Let me start with I’m gluten-free and have been for about 2 years now. For me, it’s not a weight-loss thing, but a true allergy. A little bit of wheat (a little more than 1/8 teaspoon of flour) and I have an asthma attack—half teaspoon or more, and well, I’d rather have food poisoning.
So while I’m very grateful to Victoria Beckman, Gwyneth Paltrow, and the other celebs for touting the gluten-free diet for weight loss (and props to the Paleo diet, as well), I sometimes wonder if they have done more harm than good…or if it evens out in the end.
Why? Because sometimes I don’t think the restaurant industry takes my gluten-free status seriously. I’ve watched as the server audibly sighs. I get it—I’ve felt my mouth hit the floor when someone says, “I’m gluten-free, but cheat with beer.” I would love to cheat, but for me it’s not an option.
Then there’s the “we only serve meat, so you should be fine” response. As I found when I first went gluten-free, flour is in practically everything—not just bread and pasta. I lovingly call this “hidden flour, crouching gluten.”
Is there flour in soup? Check.
Soy sauce? Yep.
Sauces and gravies? Of course!
Meat? Sometimes, if they do a light dredging, it’s fried, or the sausage casing is manufactured.
French fries? Possibly, some are coated in flour and some are fried in the same oil used for floured things, like fried chicken.
All of these (and more) are potential landmines, because consuming 1/8th of a teaspoon of flour or 1/350th of a slice of bread could end in me having trouble breathing—not really something you want happening in your restaurant. So I find the broad statement a little alarming, since it means that the staff hasn’t been trained on food allergies.
Even with this hidden ingredient, I still eat out. Why? Because I am a foodie—whether I detour a road trip for breakfast or stand in line for hours to get barbeque—and a pesky allergy isn’t going to change that.
Granted at first, I thought my eating out days were over or I could only have a plain salad with lemons, no dressing. Then this magical thing happened, celebs started going gluten-free and a trend was born. Restaurants had gluten-free menus and educated their staff. And people like me starting venturing into the restaurant world again.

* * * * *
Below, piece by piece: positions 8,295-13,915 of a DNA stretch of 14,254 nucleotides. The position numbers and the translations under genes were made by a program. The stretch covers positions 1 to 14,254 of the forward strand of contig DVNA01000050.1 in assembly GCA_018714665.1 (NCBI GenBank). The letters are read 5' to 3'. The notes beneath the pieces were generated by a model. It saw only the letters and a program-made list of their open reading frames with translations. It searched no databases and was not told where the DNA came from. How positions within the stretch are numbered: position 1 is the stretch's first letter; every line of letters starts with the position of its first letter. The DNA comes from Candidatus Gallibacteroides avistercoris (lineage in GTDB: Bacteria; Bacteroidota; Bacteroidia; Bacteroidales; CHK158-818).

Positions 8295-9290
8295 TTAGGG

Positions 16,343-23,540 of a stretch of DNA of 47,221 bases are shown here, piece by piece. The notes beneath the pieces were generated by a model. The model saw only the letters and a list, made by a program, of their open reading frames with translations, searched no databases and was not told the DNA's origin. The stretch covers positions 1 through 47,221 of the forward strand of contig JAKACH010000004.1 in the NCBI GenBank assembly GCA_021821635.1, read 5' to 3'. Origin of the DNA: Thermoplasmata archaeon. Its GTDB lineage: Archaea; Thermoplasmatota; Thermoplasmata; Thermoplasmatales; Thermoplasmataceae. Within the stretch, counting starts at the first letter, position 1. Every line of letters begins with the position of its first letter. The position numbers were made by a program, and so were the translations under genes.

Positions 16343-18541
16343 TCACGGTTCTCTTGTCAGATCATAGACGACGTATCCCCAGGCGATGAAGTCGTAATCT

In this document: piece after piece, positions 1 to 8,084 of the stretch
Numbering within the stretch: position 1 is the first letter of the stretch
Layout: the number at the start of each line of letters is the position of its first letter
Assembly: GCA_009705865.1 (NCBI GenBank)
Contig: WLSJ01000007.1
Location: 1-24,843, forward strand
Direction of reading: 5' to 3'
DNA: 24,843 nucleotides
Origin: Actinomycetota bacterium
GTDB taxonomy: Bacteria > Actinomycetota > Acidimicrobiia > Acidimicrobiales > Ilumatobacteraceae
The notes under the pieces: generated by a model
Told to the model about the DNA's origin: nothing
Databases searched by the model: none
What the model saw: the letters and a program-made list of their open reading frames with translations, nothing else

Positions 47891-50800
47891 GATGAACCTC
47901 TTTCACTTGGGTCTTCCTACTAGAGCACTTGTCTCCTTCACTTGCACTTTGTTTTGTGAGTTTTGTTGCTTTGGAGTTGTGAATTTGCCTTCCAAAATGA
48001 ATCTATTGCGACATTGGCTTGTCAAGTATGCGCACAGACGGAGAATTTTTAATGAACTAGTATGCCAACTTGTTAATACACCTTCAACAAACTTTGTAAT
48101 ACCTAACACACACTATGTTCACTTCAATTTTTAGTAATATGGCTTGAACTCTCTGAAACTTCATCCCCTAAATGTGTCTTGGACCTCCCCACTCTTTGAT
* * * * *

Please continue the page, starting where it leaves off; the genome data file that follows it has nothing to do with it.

Though, it hasn’t been all smooth sailing. There are restaurants that are not gluten-free friendly and if I stay, I’m reduced to plain salads and lemons. Then there are the restaurants that seem to understand and let me know what I can have…but then I’m grabbing for my inhaler and praying that I only was poisoned a little. And on rare occasions, I run into the restaurants that proclaimed gluten-free and poisoned me. They are affectionately referred to as “restaurants of death” (and recently ruined my anniversary weekend).
So why is this important? The obvious answer is more customers, but this means more than just the gluten-free ones. When I go out with friends, we go to places I can eat—they make sure. This means that restaurants can gain more than just one customer, but a whole table. If we end up at a non-gluten-free friendly place, we usually leave and go elsewhere. Plus, it’s marked as a no-go restaurant forever (unless another gluten-free friend tells me they’ve changed, but that rarely happens).
A little less obvious are the gluten-free friendly restaurants that have only triggered my asthma. I chalk it up to cross-contamination, but go to less frequently because I truly fear crossing the line between a little gluten to a lot. Also, I’m less likely to recommend it to those that share my sensitivity.
Then there are the “restaurants of death” and the inspiration for this post. Obviously, I won’t be going back. It’s like being told your eating Kobe beef, only to find out it is kangaroo. The trust is broken. There isn’t anything you can really do—no comped meals, no promise, nothing—for me that is. For the other gluten-free people, you have a chance to train your staff better and ensure it doesn’t happen again. So when you get a call about poisoning a gluten-free person, use it as a learning experience.